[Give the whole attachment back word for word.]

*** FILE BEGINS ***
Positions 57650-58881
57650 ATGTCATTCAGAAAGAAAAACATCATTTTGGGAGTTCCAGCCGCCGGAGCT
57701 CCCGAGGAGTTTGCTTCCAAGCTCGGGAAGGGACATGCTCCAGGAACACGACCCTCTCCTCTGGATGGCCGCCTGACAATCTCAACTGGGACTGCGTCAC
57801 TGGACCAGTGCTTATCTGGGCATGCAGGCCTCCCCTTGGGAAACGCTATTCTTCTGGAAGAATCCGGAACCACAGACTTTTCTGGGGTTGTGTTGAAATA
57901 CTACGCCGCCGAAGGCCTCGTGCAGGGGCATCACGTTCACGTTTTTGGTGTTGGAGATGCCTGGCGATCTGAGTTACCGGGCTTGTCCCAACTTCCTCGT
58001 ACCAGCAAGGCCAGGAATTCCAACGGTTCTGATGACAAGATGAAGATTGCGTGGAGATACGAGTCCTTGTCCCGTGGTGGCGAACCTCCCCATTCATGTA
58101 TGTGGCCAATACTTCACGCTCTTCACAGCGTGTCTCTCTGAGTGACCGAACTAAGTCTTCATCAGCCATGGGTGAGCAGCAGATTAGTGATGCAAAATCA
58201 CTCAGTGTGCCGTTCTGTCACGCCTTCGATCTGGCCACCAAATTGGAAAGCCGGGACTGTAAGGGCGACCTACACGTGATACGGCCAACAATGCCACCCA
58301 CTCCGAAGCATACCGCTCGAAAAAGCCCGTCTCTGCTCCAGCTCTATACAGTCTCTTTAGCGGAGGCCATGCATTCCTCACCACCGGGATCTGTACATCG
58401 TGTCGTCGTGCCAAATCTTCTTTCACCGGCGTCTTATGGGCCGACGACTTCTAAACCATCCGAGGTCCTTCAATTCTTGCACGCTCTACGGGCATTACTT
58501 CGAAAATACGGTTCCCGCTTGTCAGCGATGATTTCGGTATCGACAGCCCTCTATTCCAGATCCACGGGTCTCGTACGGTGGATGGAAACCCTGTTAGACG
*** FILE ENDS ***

Positions 57650-58881
57650 ATGTCATTCAGAAAGAAAAACATCATTTTGGGAGTTCCAGCCGCCGGAGCT
57701 CCCGAGGAGTTTGCTTCCAAGCTCGGGAAGGGACATGCTCCAGGAACACGACCCTCTCCTCTGGATGGCCGCCTGACAATCTCAACTGGGACTGCGTCAC
57801 TGGACCAGTGCTTATCTGGGCATGCAGGCCTCCCCTTGGGAAACGCTATTCTTCTGGAAGAATCCGGAACCACAGACTTTTCTGGGGTTGTGTTGAAATA
57901 CTACGCCGCCGAAGGCCTCGTGCAGGGGCATCACGTTCACGTTTTTGGTGTTGGAGATGCCTGGCGATCTGAGTTACCGGGCTTGTCCCAACTTCCTCGT
58001 ACCAGCAAGGCCAGGAATTCCAACGGTTCTGATGACAAGATGAAGATTGCGTGGAGATACGAGTCCTTGTCCCGTGGTGGCGAACCTCCCCATTCATGTA
58101 TGTGGCCAATACTTCACGCTCTTCACAGCGTGTCTCTCTGAGTGACCGAACTAAGTCTTCATCAGCCATGGGTGAGCAGCAGATTAGTGATGCAAAATCA
58201 CTCAGTGTGCCGTTCTGTCACGCCTTCGATCTGGCCACCAAATTGGAAAGCCGGGACTGTAAGGGCGACCTACACGTGATACGGCCAACAATGCCACCCA
58301 CTCCGAAGCATACCGCTCGAAAAAGCCCGTCTCTGCTCCAGCTCTATACAGTCTCTTTAGCGGAGGCCATGCATTCCTCACCACCGGGATCTGTACATCG
58401 TGTCGTCGTGCCAAATCTTCTTTCACCGGCGTCTTATGGGCCGACGACTTCTAAACCATCCGAGGTCCTTCAATTCTTGCACGCTCTACGGGCATTACTT
58501 CGAAAATACGGTTCCCGCTTGTCAGCGATGATTTCGGTATCGACAGCCCTCTATTCCAGATCCACGGGTCTCGTACGGTGGATGGAAACCCTGTTAGACG